Scientists have found the first known living organism that incorporates arsenic into the working parts of its cells. What's more, the arsenic replaces phosphorus, an element long thought essential for life. Staff scientist Sam Webb led the research undertaken at the Stanford Synchrotron Radiation Lightsource located at SLAC National Accelerator Laboratory.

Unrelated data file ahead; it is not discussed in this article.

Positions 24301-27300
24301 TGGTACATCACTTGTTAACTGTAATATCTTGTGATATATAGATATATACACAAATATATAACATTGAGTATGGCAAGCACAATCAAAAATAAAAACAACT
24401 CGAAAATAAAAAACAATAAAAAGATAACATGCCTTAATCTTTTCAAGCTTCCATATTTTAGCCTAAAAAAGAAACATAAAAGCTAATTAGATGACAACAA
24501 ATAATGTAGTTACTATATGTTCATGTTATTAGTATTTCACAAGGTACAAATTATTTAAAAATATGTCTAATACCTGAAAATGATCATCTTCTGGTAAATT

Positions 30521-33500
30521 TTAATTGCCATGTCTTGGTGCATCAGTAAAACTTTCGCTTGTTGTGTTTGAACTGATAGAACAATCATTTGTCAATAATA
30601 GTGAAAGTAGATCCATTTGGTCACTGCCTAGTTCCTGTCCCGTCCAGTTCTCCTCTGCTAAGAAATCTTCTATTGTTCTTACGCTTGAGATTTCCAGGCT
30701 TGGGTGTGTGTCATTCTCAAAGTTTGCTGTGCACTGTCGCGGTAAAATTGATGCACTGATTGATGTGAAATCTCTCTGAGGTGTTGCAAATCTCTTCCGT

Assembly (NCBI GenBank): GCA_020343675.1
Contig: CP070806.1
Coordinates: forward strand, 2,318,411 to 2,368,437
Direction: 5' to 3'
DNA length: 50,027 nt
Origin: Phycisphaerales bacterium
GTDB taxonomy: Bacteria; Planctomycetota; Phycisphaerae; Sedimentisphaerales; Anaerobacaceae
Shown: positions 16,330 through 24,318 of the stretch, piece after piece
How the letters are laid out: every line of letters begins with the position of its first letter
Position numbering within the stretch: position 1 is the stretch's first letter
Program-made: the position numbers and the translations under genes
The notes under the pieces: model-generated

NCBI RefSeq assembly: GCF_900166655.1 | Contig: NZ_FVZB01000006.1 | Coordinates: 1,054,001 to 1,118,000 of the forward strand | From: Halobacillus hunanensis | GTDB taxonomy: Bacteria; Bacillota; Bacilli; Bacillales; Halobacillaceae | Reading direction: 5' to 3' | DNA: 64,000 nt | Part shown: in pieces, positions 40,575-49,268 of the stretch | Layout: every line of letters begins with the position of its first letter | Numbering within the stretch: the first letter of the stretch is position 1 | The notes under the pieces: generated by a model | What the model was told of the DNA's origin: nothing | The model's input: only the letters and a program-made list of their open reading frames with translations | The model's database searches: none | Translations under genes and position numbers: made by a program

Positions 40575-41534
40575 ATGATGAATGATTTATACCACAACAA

The latest discovery is all about a bacterium – strain GFAJ-1 of the Halomonadaceae family of Gammaproteobacteria – scooped from sediments of eastern California's Mono Lake, which is extremely salty with naturally high levels of arsenic. In the laboratory, the researchers successfully grew microbes from the lake on a diet that was very lean on phosphorus, but included generous helpings of arsenic. Key issues that the researchers needed to address were the levels of arsenic and phosphorus in the experiments and whether arsenic actually became incorporated into the organisms' vital biochemical machinery, such as DNA, proteins and the cell membranes. A variety of sophisticated laboratory techniques was used to nail down where the arsenic went, including mass spectrometry measurements by Gordon at the W.M. Keck Foundation Laboratory for Environmental Biogeochemistry at ASU. Commenting on the significance of the discovery, Davies says: “This organism has dual capability. It can grow with either phosphorous or arsenic. That makes it very peculiar, though it falls short of being some form of truly 'alien' life belonging to a different tree of life with a separate origin. However, GFAJ-1 may be a pointer to even weirder organisms. The holy grail would be a microbe that contained no phosphorus at all.”